Poder a través del ingles

By Kristin Riegel

On Thursday nights, Emily Hanson ’11 arrives at Central Presbyterian Church in St. Paul around 5:30 p.m., climbs a flight of stairs, and follows the arrowed signs that say “FIRE English School.” After entering the main classroom at the Foundation for Immigrant Resources and Education (FIRE), she pulls out a lesson plan book and begins planning the lesson for the Beginner’s class. By 6:00 p.m., the students start trickling in. Hanson greets each student with a friendly smile and hello. The students smile back and respond to the greeting, some timidly, some with great confidence.

By 6:15 p.m., it is time for school to begin. This isn’t just any school, however; this is FIRE, an adult literacy school for immigrants and refugees, a place where everyone is a learner.

For FIRE volunteers and learners the organization’s motto, “Through literacy and community come empowered lives” isn’t just a slogan but a philosophy. According to FIRE’s website, FIRE works not only to teach English, but also to empower people through learning the skills necessary to communicate with others, to build community with people from diverse backgrounds, and to adapt to life in the United States.

With classes four nights a week, free childcare, a “socializing hour” complete with cookies and coffee, and a dedicated staff of over 25 volunteers, FIRE is much more than just an English school.

More than 25 adult students from countries such as Thailand, Vietnam, Panama, Somalia, Cuba, and Mexico attend FIRE, where they not only learn English, but are also encouraged to teach and contribute to the school.

Through “dance parties” where students bring music from their home countries, a writing class that helps advanced learners write about their experiences for publication, and a prayer room for Muslim students, FIRE offers a welcoming environment where students of all nationalities and abilities can come to learn, relax, and build community with their fellow learners and teachers.

Although FIRE offers a unique environment for learners and teachers alike, it is just one of many English as a Second Language (ESL)/Adult Literacy programs for immigrants and refugees in the Twin Cities. And over the past few years, Macalester students have increasingly integrated themselves into the landscape of ESL teaching.

Through programs such as Lives of Commitment, in which first-year students participate in community service with monthly reflections on vocation and volunteer opportunities found through the Civic Engagement Center, Macalester is gearing students to discover first-hand the meaning of global citizenship.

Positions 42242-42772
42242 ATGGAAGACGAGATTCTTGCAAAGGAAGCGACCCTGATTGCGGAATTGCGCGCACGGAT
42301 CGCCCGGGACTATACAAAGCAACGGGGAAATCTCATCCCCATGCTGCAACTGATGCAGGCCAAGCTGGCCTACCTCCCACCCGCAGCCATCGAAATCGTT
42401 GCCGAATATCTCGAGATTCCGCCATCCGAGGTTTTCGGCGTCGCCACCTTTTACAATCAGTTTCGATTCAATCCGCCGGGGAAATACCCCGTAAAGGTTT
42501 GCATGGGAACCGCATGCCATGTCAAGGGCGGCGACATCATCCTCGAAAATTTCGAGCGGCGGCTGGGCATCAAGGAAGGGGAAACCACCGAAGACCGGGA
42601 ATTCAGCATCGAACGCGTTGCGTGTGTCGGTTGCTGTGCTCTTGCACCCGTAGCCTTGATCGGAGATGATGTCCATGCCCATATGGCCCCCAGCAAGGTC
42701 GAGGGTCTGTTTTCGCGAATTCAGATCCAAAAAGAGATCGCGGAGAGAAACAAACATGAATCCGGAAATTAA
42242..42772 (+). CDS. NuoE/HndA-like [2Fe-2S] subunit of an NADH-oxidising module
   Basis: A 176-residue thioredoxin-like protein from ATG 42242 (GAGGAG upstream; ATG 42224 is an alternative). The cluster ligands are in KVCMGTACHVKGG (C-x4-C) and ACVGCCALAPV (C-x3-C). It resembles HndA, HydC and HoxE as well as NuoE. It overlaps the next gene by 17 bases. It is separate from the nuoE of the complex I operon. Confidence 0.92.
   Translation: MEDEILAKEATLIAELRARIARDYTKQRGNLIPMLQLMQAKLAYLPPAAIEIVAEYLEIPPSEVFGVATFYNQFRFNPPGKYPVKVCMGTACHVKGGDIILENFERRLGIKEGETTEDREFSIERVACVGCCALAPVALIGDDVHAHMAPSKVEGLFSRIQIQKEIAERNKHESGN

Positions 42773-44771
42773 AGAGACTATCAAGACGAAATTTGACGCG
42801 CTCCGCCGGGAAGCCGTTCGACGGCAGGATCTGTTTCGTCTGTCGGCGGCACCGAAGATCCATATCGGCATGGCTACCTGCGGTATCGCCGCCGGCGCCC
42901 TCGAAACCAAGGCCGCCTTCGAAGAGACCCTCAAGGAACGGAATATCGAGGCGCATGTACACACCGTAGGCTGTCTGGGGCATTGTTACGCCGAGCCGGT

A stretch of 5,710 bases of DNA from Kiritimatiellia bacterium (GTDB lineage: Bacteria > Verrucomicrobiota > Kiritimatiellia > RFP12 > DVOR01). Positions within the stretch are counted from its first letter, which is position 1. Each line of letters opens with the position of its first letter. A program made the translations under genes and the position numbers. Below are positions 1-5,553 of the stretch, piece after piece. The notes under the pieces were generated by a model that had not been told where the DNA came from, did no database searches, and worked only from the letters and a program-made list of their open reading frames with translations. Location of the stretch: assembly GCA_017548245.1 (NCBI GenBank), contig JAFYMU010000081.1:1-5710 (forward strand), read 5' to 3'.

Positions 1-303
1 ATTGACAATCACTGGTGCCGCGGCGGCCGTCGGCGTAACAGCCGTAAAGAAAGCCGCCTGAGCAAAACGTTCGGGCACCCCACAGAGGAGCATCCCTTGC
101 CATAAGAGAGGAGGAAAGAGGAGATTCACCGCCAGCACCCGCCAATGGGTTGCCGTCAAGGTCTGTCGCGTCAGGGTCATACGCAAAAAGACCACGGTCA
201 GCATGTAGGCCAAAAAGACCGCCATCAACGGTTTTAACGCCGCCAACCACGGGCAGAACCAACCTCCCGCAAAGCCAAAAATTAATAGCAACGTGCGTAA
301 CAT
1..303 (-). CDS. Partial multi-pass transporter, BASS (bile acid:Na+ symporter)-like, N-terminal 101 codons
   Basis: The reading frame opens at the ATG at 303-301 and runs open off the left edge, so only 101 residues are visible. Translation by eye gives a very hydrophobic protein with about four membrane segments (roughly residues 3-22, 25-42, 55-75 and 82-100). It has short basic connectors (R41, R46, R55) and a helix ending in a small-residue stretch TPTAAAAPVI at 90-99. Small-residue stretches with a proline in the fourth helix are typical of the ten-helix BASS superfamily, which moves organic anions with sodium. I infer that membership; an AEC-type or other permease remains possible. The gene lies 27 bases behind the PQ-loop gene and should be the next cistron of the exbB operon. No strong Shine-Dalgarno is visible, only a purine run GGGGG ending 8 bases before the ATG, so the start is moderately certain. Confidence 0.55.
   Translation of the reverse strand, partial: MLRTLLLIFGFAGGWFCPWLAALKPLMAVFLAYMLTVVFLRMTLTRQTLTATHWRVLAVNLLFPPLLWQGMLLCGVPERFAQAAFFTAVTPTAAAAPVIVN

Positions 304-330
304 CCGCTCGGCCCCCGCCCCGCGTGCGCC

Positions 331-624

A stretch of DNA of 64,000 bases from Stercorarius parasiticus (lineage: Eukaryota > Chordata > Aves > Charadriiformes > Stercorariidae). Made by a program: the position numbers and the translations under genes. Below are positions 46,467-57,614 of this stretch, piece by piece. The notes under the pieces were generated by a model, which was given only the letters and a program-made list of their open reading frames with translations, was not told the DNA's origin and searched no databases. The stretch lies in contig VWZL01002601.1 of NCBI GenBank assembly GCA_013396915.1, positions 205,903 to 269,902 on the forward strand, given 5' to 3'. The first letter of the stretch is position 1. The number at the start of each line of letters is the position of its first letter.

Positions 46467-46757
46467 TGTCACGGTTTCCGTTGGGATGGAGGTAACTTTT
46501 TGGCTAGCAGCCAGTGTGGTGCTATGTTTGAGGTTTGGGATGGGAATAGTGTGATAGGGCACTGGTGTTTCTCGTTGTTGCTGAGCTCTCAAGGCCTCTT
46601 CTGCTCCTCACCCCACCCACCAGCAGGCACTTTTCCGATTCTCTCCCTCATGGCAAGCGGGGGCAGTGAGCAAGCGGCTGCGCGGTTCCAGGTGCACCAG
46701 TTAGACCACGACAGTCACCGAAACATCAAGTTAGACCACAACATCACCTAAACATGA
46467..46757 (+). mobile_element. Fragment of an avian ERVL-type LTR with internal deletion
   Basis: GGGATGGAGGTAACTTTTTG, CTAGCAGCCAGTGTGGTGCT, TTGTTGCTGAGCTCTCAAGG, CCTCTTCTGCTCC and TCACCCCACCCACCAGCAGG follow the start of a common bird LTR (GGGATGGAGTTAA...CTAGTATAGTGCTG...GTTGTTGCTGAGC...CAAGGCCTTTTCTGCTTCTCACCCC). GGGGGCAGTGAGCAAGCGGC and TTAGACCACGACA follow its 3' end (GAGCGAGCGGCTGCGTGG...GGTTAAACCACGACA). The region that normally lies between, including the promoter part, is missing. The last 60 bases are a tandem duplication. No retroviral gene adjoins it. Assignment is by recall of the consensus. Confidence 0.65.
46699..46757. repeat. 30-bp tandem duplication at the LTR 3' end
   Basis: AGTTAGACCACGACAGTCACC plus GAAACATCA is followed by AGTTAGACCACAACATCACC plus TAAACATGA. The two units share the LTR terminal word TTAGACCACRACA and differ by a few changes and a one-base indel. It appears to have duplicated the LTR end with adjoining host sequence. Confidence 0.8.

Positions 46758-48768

According to Rob Jentsch, the Civic Engagement Center’s Immigrants and Refugees Issue Area Coordinator, there are currently over 60 Macalester students volunteering or interning at ESL centers in the Twin Cities. This translates into Mac students completing about 55 volunteer shifts totaling over 165 hours per week.

Jentsch attributes student interest and commitment to volunteering with Immigrant and Refugee communities to both political and social factors.

“Immigration is a hot topic, both in world news and academic scholarship,” Jentsch said. “It’s trendy. People think of it immediately. I also think there is a growing interest in Latin America. The enormous Latino population here allows you to keep up with that while you’re here.”

Although Macalester volunteers serve various communities including people of Hmong, Somali, and Burmese origin, Jentsch says that students have expressed the greatest interest in working with the Latino community. This has resulted in a volunteer waiting list at sites such as Guadalupe Alternative Program (GAP), where students work primarily with Latino teenagers and adults.

Rachel Higgins ’09 began volunteering at GAP after hearing about it at the org fair the first semester of her first year. “I didn’t know if I would be able to teach ESL. It seemed like a daunting task but I gave it a try and now I absolutely love it,” Higgins said.

At GAP, Higgins teaches upper-intermediate level English to a class of 5-20 Latino high school students. “It is like our own community inside of GAP,” Higgins said. “It makes everyone want to keep coming back.”

Despite Higgins having what she describes as a “hectic life,” she says that GAP remains one of her priorities.

“It’s so rewarding. Often times I go there and I am stressed out and I have a ton of work, I have a migraine, and then I go to class and my students are there. I can separate myself from all of these stressors and just teach,” Higgins said. “Watching them learn how to pronounce words, how to read . . . it makes it all worth it.”

Erika Vazquez, the GAP Adult Education program coordinator, says Macalester students’ sensitivity to cultural differences and bilingual skills contribute to creating a friendly and inviting environment for learners.

“It is a pleasure for me and GAP students to work with Macalester volunteers,” Vazquez said. “They are positive, very dependable, flexible, and hardworking.”

According to Vazquez, positive experiences at GAP have evolved into lasting friendships between learners and teachers.